He who was manifested to men, has given us the Gospel under four aspects, but bound together by one Spirit….
These are the words of Irenaeus, a second century church father and apologist. Since the earliest days of the Christian church the four gospels have been seen as four perspectives of one account. During this Advent and Christmas season we will no doubt hear again the most well-known aspects of the Nativity story – a manger, animals, and angels. But I’ll try to offer a little perspective each week as well, presenting some nuance and sometimes overlooked perspective each gospel writer portrays.
Mark: God’s Christmas Calls us to Repent
Mark is the shortest of the four gospels, and is written not by a disciple of Jesus, but by John Mark, the interpreter and scribe of Peter. Mark recorded the teachings and preaching of Peter, compiling the records to create this Gospel. Because Peter’s audience was the Christian Church (both believers in Jerusalem and believers in other parts of the Roman world) it is assumed that Mark’s Gospel was also intended for a wide audience, and that his storytelling style was mindful of the fact that literacy rates were low in Mediterranean cultures at the time, and that oral readings were likely. More obvious is the message Mark intends to get across. He is essentially shouting: “DO NOT MISS THE MESSIAH!” Mark’s Gospel points out the waywardness of doubting Jesus, and instead calls people to repent of their sin, and turn to Jesus as the true savior and Son of God.
The Gospel of Mark begins with the ministry of John the Baptist and not the birth of Jesus. While this might spoil our excitement to hear again the nativity story that we so closely associate with this time of year, Mark’s emphasis is worth making time for. It is easy to get wrapped up in a nice story, giving gifts, cheerful music, and all the other busyness associated with this season, but first and foremost, Christmas and the Gospel are about changing the hearts of those who hear this message.
By placing the story of John the Baptist first, Mark reminds us that before Jesus, John was sent by God to prepare the way. So how did he do that? John showed up as an unusual character. Out of place in the then modern Jewish world, John was reminiscent of the Old Testament prophets. He lived a cloistered life in the desert, he wore simple clothes and ate whatever he could find. As people streamed out to see him from the towns and villages, it is clear the attraction of John was not himself (except maybe as a spectacle) but rather in what he was saying. He spoke with power given by God to call the people of Israel to repentance. He was essentially washing and baptizing a generation, forgiving them of hard-heartedness and preparing them to meet the savior “whose sandals he was not worthy to stoop down and untie.”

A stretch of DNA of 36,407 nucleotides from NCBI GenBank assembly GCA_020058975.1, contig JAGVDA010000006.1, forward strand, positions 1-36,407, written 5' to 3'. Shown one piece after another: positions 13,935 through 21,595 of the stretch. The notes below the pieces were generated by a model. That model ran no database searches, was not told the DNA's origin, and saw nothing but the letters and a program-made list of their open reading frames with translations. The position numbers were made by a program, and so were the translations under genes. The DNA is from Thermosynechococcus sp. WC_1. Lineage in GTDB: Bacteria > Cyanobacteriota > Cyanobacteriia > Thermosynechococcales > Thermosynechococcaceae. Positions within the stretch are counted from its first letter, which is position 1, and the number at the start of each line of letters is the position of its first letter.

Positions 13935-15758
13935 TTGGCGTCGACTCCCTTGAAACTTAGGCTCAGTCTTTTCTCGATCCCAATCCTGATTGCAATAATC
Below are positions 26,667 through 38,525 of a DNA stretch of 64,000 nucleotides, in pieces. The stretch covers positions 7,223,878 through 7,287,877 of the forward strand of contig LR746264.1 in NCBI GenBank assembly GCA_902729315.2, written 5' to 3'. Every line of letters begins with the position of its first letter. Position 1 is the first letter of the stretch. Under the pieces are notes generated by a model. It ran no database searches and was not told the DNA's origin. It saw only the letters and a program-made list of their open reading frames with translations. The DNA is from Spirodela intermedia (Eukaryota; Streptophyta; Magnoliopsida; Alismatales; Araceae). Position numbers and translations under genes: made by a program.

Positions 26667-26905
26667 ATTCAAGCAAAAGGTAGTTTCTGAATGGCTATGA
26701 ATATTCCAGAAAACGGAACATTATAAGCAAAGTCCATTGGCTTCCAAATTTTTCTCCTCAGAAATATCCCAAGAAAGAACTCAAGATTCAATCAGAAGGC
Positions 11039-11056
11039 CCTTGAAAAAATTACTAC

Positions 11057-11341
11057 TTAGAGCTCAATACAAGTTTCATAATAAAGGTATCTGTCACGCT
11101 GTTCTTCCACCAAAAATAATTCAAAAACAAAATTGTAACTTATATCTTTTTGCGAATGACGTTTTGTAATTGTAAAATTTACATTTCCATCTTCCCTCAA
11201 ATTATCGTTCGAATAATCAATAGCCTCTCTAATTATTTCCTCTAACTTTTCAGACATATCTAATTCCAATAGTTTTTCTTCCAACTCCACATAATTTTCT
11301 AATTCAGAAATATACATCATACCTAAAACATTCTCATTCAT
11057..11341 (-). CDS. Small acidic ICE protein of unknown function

As Mark sets this scene at the beginning of his Gospel, he is also giving us a common pattern for our weekly worship services. John comes first, at the beginning of the story, to prepare the people to meet Jesus. Just so, in many churches today the worship service will begin with confession, taking time to acknowledge our own shortcomings before God, and are again reminded of God’s forgiveness and prepared with a right heart to meet him in the rest of the service.
By verse 9 of Mark’s Gospel, Jesus is introduced as an adult, coming out to John to be baptized. Jesus was then prepared and anointed with water and the Word to begin his ministry. Mark’s complete omission of the story of Jesus birth may seem like a let down – we nostalgically love to hear about babies, and wise men, and angels – but the beginning of Mark’s gospel is a great reminder that the story of Jesus only really matters if we are willing to be changed, if we are willing to have our heart worked on by God.
So, are you willing to be changed? Are you willing to admit that you are not as you should be? Are you able to acknowledge your need for a savior so that you might properly welcome him and rejoice in his birth this season?
If so, then let your heart be prepared again now, during this Advent season, with prayer and preparation for the one who has come, and who will come again.
As it is written in Isaiah the prophet:
“I will send my messenger ahead of you,
who will prepare your way”—
“a voice of one calling in the wilderness,
‘Prepare the way for the Lord,
make straight paths for him.’”